Another aborigine species is the warthog. Using their canines, the warthogs dig out deep burrows to hide there during the hot day.

24. Male and female impala.
Impala are sexually dimorphic: males have horns, females do not.

25. Female impala grazing.
Impala is the only ungulate with brushes of dark stiff hair on their legs. The function of this hair is unknown.

26. Impala male with broken horn.
During the rut, fighting impala males often break their horns and injure each other. Such injured males with broken horns are still strong enough to hold their harems and defend them from other males.

27. Sable antelopes.
These animals with sable horns live and breed well in many zoos, including Moscow Zoo, in spite of the strongly different climate compared to their natural habitats. These antelopes are very silent.

28. The white-tailed gnu.
Unlike sable antelopes, this old male white-tailed gnu did vocalize every evening. It did not afraid of people and posed for tourists for good close-up photos.
Calls of an old male gnu: Connochaetes_gnou1_male.wav

29. Male kudu near the water post.
Now is the dry season, so the natural water pools are lacking. All water has been stored during the wet season (November-March). Now it dried out. So, people should take care for water for the animals. The water posts, as a rule, represent just large deeps in earth, either natural or dug out, to which water should be supplied by the pump. Previously, the Okambara was the cattle farm and the water posts retained since those times.

30. Female kudu.
Female kudu are very curious and very shy simultaneously.

31. The old wind turbine.
Formerly, the water pumps worked from the wind turbines, because the winds are very strong here.

32. The water cisterns.
Contemporary water pumps work from solar panels. The Namibian plateau is elevated over the see for one and half kilometers even on the plain, and the mountains are additionally elevated by 300-500 meters. Thus, the solar radiation is very strong. The problem arises if, when one fills the pool for the animals and forget to switch the water from the pool to the living house until 3 h p.m. The cisterns will be empty up to the next late morning, when the sun will start heating enough strong to trigger the solar panel driving the water pump.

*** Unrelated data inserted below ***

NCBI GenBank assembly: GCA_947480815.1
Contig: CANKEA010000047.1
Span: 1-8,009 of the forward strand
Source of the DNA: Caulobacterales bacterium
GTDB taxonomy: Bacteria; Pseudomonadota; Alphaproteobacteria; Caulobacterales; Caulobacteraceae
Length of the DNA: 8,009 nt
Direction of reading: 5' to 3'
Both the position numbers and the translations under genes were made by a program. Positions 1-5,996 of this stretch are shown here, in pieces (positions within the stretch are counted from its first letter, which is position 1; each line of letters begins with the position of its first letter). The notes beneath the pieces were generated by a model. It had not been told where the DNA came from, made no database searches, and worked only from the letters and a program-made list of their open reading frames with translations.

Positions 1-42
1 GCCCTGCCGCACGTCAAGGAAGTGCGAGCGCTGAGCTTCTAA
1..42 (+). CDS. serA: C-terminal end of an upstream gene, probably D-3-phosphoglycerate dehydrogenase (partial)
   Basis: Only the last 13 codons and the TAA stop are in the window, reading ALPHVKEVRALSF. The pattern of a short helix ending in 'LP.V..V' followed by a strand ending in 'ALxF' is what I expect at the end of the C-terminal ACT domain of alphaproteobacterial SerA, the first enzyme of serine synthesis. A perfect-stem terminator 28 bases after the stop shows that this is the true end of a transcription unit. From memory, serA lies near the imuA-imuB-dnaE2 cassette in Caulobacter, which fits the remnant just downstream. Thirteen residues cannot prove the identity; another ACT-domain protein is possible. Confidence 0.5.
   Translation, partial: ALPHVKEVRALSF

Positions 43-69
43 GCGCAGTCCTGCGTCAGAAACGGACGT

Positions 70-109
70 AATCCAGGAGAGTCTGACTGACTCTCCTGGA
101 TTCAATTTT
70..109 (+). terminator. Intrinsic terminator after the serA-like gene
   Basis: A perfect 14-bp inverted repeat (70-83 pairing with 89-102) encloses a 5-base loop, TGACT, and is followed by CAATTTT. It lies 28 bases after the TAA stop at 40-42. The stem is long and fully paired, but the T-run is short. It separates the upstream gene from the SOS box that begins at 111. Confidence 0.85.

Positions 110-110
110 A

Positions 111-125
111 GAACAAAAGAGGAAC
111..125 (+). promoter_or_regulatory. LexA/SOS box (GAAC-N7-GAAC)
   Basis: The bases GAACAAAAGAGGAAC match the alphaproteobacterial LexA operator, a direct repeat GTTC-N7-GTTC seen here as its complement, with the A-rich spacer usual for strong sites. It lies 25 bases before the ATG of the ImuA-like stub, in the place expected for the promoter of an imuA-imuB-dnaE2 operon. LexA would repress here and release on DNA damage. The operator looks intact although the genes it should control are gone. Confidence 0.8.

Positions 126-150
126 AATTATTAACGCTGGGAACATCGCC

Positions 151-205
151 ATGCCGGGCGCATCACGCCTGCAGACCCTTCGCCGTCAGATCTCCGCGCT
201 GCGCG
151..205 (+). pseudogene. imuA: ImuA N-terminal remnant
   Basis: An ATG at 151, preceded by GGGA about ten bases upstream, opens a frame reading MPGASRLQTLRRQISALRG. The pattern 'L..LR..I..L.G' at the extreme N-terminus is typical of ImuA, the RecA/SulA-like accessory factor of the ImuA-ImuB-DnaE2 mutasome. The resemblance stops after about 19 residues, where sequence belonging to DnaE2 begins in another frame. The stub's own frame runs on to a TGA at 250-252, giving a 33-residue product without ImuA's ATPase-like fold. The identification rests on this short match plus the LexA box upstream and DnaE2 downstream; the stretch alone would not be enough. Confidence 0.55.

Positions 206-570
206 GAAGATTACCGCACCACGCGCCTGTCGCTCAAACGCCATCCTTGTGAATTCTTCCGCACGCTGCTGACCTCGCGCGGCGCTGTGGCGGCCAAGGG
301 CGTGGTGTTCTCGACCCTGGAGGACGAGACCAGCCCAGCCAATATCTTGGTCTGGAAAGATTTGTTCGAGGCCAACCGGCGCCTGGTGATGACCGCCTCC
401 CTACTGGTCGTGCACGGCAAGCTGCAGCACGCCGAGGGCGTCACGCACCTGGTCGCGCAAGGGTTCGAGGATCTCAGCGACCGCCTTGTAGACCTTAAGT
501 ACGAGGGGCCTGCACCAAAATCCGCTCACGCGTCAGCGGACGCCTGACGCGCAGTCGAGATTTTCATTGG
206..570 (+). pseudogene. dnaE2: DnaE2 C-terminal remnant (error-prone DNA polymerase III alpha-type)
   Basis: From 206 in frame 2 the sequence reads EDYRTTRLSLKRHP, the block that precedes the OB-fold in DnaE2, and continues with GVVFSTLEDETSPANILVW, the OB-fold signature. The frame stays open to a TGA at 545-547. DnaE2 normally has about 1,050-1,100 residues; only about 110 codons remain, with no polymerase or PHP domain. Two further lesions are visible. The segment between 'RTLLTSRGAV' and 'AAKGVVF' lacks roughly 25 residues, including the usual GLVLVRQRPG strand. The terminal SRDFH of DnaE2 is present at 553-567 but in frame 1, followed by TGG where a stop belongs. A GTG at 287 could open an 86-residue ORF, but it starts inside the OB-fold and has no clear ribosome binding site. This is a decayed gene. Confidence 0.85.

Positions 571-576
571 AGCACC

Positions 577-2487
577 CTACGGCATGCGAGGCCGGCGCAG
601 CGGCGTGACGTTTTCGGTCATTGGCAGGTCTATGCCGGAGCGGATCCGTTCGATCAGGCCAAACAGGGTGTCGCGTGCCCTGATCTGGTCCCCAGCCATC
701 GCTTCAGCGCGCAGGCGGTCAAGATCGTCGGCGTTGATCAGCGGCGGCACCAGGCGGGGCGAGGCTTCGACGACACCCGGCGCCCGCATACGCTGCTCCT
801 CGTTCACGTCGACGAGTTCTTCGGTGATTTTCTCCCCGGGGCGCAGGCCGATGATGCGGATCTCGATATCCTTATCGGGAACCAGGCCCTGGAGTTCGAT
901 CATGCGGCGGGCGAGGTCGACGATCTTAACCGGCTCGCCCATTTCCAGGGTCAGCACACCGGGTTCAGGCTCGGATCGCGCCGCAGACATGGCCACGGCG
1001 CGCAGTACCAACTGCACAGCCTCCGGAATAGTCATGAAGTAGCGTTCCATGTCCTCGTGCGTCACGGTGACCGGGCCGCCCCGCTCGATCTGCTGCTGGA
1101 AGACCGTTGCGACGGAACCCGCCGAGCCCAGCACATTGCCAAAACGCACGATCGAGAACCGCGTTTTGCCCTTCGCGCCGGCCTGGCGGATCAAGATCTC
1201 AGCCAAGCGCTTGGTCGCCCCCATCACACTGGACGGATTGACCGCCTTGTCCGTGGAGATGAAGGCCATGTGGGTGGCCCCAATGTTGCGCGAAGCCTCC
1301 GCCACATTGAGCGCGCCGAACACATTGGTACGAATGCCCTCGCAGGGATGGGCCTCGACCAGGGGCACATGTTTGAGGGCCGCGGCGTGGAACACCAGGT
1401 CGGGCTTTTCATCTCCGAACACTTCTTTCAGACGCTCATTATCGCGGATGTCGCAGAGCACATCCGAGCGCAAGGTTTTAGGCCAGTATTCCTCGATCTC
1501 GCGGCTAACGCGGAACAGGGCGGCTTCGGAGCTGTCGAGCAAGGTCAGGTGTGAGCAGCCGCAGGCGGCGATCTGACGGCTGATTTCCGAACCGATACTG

33. Water armistice - impala males drink water.
The water posts are always located on open places, appropriated for making videos of impala behaviour. The strongest males occupy their rutting territories near the water posts and await females that come to drink. But even in the middle of the rut, males do not interfere their male rivals to drink.

34. Female group coming to the water.
During the rut, females often go in groups from two-three to about twenty individuals.

35. The female impala with the yearling.
The yearling can follow its mother.

36. The rutting male in threatening posture.
Threatening male lowers the head and displays the splendid lyrate horns to real or apparent rivals.
Video:The territory holder is running towards the intruder, then males start thheating each other: raise their tails, open their mousse and lick their lips. Aepyceros_melampus1_male_rut.avi

37. Harem holder impala.
Some impala males gather a harem of a few females and guard it against other males, instead of guarding the territories.

38. The bull.